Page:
If I were to accept corporate requirements as legitimate education direction, I would be writing about tinkering with detail in the exam system or some other minutiae. But I have always fought this narrow-minded greed-orientated position to the detriment of my own career - but not my heart. But what did I begin the journey with? Student behaviour. Students behave badly in education because quite simply they know that the education system is not in their interest but for corporate interest. As such there are few corporate executives and they usually come from public school, and from the state schools we have the labour pool - the cheaper the better.

And this emphasis is why by the time most children have reached secondary school age they have lost contact with the natural drive for education. It is evident to these children that the system is not educating them, but is educating a select few who are training for the corporate ladder. Why does western society accept this?

Parents recognise this state of affairs, some even embrace it by sending children to boarding schools - the first step on a number of corporate ladders. This recognition is imparted to the children so that the first step into school is the first step on the path of alienation from nurture and the home. What do teachers do? Many try to ameliorate this. In primary schools they try to nurture but you cannot fight the tide. Throughout many teachers try to do the best for the children offering extra tuition, spending time with students and generally trying to fit the students into the system, but how can it work well? There are only so many corporate execs, so many lawyers, even a profession like teaching or nursing becomes the career choice of the "misguided who cannot embrace the corporate profit motive".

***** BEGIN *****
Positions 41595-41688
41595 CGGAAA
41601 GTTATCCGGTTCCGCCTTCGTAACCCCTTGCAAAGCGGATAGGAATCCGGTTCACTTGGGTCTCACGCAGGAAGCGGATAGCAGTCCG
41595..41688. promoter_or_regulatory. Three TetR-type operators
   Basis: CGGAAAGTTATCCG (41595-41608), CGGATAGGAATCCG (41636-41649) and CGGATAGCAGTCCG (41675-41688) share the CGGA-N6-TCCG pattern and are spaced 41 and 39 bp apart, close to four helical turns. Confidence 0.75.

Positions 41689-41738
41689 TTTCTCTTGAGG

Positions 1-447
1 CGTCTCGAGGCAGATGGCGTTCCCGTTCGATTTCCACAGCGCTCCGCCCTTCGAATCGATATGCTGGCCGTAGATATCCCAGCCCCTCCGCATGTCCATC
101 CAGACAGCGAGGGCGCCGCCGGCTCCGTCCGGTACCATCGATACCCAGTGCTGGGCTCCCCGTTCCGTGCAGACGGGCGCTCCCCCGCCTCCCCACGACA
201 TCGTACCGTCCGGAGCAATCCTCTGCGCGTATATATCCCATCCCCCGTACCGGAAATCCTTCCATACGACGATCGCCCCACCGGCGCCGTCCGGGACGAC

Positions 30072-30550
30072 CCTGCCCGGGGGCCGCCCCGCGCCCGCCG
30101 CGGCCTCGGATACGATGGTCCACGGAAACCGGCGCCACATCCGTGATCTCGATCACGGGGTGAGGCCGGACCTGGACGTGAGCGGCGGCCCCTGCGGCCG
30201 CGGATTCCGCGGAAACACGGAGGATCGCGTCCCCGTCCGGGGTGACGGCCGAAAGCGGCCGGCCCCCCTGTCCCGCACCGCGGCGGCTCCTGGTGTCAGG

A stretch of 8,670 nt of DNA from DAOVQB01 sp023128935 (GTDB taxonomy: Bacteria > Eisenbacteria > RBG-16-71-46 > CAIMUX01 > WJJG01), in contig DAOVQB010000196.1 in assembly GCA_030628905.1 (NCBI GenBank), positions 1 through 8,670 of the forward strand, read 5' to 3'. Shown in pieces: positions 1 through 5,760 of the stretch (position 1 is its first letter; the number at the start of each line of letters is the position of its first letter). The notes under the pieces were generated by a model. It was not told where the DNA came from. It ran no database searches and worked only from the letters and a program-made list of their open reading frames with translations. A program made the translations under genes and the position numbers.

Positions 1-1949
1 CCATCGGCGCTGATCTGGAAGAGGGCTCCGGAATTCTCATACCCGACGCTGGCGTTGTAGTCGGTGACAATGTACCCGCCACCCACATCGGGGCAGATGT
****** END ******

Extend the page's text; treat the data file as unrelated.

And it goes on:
This is fundamentally so screwed up and unnatural it is amazing that any education occurs. What is natural about putting profits before people - before Nature? What about the corporate rationale that destroying the environment is acceptable collateral damage in the search for increased profits? I contend that putting the home first for bringing-up children is the first step in realigning to Nature's design, and the second is re-aligning the profit motive taking it out of the hands of corporate greed and firmly fixing it within a balance of Nature. It is perfectly natural to have a profit from trading but it is far from natural to have that profit-taking destroy the environment, the delicate balance of ecology that humanity is a part of. Such a position is completely alien to the corporate stance that the current paradigm of education has to be eschewed.

All of this brings us to the root definition of education - latin educare leading out. Whilst I have always worked in the corporate paradigm of education through exam systems and so on, I was actually taught at teacher training college that education meant self-realisation. Of course self-realisation is not possible for all within this corporate educational paradigm as the paradigm redefines educational success as the corporate ladder. But the educational process of self-realisation, focussing on the home with the parent-teacher bond and re-aligning our education systems to Nature's design - the Natural paradigm - are all part of the same process. These might be considered radical positions in that they might be considered to be introducing fundamental change but they are also radical in that they are at the root of the meaning of education. And that meaning of education has been lost because of the hijack by society's corporate paradigm reinforced throughout the educational process by the corporate hijacking for profit of key aspects of the education system.

But in this journey I am only looking at the meaning of education as Nature intended - no easy task as all my life I have been taught and have practised education completely differently - within the corporate paradigm.